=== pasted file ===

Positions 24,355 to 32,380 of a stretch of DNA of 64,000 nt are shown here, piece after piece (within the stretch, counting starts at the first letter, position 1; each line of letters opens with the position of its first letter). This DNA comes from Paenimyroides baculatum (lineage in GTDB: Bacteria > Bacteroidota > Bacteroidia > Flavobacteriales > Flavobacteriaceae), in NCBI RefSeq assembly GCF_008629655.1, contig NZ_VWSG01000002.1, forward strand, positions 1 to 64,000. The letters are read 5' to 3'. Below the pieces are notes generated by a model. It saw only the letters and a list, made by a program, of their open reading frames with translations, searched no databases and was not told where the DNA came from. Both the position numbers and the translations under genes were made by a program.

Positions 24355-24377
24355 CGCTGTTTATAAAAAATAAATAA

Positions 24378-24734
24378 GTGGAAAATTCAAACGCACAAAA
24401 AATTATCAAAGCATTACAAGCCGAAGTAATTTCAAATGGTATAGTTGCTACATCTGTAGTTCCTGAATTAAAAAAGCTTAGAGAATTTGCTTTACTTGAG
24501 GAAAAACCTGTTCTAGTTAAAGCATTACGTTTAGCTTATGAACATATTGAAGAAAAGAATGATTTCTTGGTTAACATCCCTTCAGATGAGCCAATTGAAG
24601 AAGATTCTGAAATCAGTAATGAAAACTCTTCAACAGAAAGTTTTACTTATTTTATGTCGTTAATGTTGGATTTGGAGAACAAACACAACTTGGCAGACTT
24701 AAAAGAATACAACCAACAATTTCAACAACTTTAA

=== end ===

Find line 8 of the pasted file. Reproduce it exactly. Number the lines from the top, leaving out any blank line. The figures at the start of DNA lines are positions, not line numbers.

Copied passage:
24601 AAGATTCTGAAATCAGTAATGAAAACTCTTCAACAGAAAGTTTTACTTATTTTATGTCGTTAATGTTGGATTTGGAGAACAAACACAACTTGGCAGACTT